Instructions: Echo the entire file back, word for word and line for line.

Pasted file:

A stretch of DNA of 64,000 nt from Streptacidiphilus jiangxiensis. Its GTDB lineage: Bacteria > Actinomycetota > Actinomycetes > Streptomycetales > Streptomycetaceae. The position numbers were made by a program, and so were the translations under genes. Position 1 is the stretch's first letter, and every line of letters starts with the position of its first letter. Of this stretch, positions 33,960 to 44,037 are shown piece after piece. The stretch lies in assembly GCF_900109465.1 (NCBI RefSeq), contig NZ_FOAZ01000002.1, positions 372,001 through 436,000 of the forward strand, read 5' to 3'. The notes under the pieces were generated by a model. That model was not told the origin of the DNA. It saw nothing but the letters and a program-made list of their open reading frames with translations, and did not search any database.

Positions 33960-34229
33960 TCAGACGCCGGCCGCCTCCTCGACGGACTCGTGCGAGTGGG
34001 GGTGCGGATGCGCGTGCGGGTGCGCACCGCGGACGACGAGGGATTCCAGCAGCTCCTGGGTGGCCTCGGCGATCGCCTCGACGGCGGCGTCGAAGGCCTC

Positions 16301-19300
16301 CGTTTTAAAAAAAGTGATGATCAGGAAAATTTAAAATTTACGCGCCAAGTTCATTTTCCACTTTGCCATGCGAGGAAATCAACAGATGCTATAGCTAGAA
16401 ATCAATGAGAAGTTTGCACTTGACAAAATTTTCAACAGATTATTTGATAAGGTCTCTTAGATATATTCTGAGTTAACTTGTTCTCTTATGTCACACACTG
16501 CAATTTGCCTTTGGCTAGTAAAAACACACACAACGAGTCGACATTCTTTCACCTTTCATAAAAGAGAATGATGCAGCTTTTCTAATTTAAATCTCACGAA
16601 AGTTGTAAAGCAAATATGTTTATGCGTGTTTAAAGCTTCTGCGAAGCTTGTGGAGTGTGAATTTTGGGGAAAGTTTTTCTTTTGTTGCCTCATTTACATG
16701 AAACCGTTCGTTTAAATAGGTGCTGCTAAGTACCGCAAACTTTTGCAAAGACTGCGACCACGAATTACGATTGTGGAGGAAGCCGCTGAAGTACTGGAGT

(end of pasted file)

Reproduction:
A stretch of DNA of 64,000 nt from Streptacidiphilus jiangxiensis. Its GTDB lineage: Bacteria > Actinomycetota > Actinomycetes > Streptomycetales > Streptomycetaceae. The position numbers were made by a program, and so were the translations under genes. Position 1 is the stretch's first letter, and every line of letters starts with the position of its first letter. Of this stretch, positions 33,960 to 44,037 are shown piece after piece. The stretch lies in assembly GCF_900109465.1 (NCBI RefSeq), contig NZ_FOAZ01000002.1, positions 372,001 through 436,000 of the forward strand, read 5' to 3'. The notes under the pieces were generated by a model. That model was not told the origin of the DNA. It saw nothing but the letters and a program-made list of their open reading frames with translations, and did not search any database.

Positions 33960-34229
33960 TCAGACGCCGGCCGCCTCCTCGACGGACTCGTGCGAGTGGG
34001 GGTGCGGATGCGCGTGCGGGTGCGCACCGCGGACGACGAGGGATTCCAGCAGCTCCTGGGTGGCCTCGGCGATCGCCTCGACGGCGGCGTCGAAGGCCTC

Positions 16301-19300
16301 CGTTTTAAAAAAAGTGATGATCAGGAAAATTTAAAATTTACGCGCCAAGTTCATTTTCCACTTTGCCATGCGAGGAAATCAACAGATGCTATAGCTAGAA
16401 ATCAATGAGAAGTTTGCACTTGACAAAATTTTCAACAGATTATTTGATAAGGTCTCTTAGATATATTCTGAGTTAACTTGTTCTCTTATGTCACACACTG
16501 CAATTTGCCTTTGGCTAGTAAAAACACACACAACGAGTCGACATTCTTTCACCTTTCATAAAAGAGAATGATGCAGCTTTTCTAATTTAAATCTCACGAA
16601 AGTTGTAAAGCAAATATGTTTATGCGTGTTTAAAGCTTCTGCGAAGCTTGTGGAGTGTGAATTTTGGGGAAAGTTTTTCTTTTGTTGCCTCATTTACATG
16701 AAACCGTTCGTTTAAATAGGTGCTGCTAAGTACCGCAAACTTTTGCAAAGACTGCGACCACGAATTACGATTGTGGAGGAAGCCGCTGAAGTACTGGAGT